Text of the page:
This school has gotten at least 23 million in taxpayer money. I am assuming they will still get public taxpayer money. Yet they will not be subject to any regulation by elected school boards or local districts.
Jersey Jazzman caught the implications of the ruling right away. Reformers like Michelle Rhee et al have repeated over and over that charter schools are public schools. Now it has been ruled that these charters in Chicago are not.
There will be many educators waiting on all the implications of this ruling. I don't see how they can claim to be one thing and be ruled to be something else. Is Arne Duncan aware of this? Does he approve?
The National Labor Relations Board gives its verdict: charter schools are NOT public schools!I believe that is the very same school that last year decided they were private so the teachers could not form a union. Here is what I reported on this last year.
Teachers at a Chicago charter school are now subject to private-sector labor laws, rather than state laws governing public workers. The move could impact how public schools are run down the road.
The ruling, made by the National Labor Relations Board last month, said the Chicago Math and Science Academy is a “private entity” and therefore covered under the federal law governing the private sector.
The decision overrules a vote taken by teachers last year to form a union in accordance with the Illinois Educational Labor Relations Act. At the time, two-thirds of teachers at the school approved the union and it became official under state law.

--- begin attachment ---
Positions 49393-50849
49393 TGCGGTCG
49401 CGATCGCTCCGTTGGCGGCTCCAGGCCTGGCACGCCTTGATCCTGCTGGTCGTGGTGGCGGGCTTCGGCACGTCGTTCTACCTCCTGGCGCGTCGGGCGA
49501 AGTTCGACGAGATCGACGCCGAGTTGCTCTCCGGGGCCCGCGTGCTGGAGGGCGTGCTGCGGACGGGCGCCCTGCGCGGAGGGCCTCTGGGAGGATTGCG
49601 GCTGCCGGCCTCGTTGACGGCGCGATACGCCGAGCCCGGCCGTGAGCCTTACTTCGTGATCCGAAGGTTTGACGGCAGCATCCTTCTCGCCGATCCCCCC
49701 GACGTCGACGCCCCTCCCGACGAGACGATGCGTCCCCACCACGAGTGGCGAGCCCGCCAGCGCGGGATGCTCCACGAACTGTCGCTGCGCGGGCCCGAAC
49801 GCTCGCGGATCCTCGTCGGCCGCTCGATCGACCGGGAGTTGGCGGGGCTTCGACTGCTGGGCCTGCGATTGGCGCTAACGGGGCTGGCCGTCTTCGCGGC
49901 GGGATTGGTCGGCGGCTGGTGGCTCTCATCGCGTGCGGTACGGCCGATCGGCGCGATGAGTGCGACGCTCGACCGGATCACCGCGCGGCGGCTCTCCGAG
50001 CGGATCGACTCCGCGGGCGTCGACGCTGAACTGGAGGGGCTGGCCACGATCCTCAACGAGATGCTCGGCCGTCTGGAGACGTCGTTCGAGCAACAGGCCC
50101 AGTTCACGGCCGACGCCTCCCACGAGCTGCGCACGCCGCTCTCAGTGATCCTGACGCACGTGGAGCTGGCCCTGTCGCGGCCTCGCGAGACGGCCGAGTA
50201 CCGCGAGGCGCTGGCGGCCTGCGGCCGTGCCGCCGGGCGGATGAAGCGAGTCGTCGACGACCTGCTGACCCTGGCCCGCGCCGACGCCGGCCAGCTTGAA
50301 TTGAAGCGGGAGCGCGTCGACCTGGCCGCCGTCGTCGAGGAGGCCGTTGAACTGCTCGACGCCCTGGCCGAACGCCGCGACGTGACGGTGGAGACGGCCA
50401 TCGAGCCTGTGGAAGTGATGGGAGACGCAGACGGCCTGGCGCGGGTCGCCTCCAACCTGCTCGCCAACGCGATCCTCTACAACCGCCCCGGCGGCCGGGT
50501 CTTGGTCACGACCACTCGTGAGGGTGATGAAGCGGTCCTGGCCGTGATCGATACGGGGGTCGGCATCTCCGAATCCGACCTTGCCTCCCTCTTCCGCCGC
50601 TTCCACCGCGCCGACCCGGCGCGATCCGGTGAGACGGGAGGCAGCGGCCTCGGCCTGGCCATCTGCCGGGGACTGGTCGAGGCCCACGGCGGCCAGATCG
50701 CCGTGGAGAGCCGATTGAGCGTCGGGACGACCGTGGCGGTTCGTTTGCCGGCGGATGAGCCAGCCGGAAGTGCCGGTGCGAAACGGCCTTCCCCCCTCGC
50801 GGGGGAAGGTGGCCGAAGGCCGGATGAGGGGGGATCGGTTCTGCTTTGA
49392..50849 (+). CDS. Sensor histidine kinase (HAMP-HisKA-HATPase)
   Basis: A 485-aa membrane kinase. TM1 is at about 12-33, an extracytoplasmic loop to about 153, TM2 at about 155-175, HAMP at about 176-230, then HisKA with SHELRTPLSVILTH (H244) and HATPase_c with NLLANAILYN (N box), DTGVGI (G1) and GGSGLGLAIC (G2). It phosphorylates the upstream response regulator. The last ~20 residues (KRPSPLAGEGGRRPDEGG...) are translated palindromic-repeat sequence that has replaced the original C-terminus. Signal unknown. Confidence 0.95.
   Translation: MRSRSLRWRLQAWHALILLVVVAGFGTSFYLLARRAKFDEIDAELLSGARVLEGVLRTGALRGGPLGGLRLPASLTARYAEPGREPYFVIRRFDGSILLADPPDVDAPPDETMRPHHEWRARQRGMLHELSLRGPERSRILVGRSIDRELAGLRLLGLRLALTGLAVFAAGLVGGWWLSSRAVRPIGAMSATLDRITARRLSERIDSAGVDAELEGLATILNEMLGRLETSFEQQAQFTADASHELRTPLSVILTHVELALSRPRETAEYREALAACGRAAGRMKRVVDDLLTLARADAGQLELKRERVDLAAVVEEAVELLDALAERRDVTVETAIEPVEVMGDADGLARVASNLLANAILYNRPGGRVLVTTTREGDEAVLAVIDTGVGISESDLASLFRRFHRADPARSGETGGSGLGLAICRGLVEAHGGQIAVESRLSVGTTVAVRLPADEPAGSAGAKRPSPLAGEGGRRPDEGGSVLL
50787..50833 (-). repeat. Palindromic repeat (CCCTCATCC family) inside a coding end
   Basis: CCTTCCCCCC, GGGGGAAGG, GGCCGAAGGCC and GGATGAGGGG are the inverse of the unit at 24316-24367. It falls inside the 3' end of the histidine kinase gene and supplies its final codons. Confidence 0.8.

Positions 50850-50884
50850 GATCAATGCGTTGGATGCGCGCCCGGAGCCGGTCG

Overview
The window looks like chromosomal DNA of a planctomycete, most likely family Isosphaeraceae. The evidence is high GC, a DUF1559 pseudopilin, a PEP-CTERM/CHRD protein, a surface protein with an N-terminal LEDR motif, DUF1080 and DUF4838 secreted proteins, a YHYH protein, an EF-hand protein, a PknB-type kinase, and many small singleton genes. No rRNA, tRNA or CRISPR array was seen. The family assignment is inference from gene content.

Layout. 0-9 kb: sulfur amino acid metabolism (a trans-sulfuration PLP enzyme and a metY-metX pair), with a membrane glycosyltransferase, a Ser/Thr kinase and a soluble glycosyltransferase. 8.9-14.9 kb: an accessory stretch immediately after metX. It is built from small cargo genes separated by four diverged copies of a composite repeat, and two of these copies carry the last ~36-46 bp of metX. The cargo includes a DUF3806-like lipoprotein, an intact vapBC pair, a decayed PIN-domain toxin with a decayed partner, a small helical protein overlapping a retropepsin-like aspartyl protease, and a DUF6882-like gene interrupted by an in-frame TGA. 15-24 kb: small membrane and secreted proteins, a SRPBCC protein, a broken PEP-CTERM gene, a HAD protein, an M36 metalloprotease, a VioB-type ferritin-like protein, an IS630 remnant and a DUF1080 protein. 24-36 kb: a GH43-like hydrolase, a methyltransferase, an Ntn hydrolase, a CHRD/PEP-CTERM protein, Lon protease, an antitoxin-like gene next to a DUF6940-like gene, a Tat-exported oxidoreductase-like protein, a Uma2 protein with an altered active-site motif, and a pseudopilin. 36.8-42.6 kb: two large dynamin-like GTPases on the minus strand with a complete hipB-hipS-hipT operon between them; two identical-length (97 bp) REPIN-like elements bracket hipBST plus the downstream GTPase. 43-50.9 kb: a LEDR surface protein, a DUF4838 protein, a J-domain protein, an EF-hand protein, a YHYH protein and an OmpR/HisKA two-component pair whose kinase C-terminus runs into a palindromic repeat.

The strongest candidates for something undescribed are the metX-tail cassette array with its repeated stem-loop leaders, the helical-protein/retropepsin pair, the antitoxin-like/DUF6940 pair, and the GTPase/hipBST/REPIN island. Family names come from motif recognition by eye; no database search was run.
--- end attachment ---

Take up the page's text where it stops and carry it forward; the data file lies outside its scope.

...“This case was really about whether you organize via one method or another,” said Andrew Broy, director of the Illinois Network of Charter Schools. “It wasn’t about you can organize at all, whether you can bust unions, or anything like that.”
Another Chicago charter has claimed it's a "private" school in order to stop its teachers from unionizing. The school has received $23 million in public funds since it opened in 2004. But eight months ago, a solid majority of the school's teachers voted to organize. The school's board, with backing from the charter school association and the Civic Committee, decided to spend tens of thousands of dollars in legal fees in hopes of stalling off union certification.Here is more from the article today at WBEZ91.5.
"In papers filed with the National Labor Relations Board, attorneys for the Chicago Math and Science Academy on the city's North Side say the school should be exempt from an Illinois law that grants employees of all public schools the right to form unions for contract negotiations. -- Tribune"
Teachers report threats by principal, Ali Yilmaz as well as the firing of a popular and well-respected teacher who was part of the union organizing drive.
In the same Trib article, University of Chicago's Tim Knowles is sounding more and more like Wisconsin's Gov. Walker, claiming that collective-bargaining rights for teachers are "a risk to those basic freedoms".
In many ways, they are like government contractors, said James Powers, the attorney representing CMSA. A school district signs a contract with a private group, usually a non-profit organization, to run a school and allocates public money based on the number of students served.Charter schools want to be public schools so they can get taxpayer's money. Then they want to be private so teachers can't unionize.
But as the charter sector grows in cities across the country, teachers unions and other pro-labor groups have said expanding charters is a “union-busting” tactic.
I don't see how charter schools can legitimately have it both ways.
Crossposted at Democratic Underground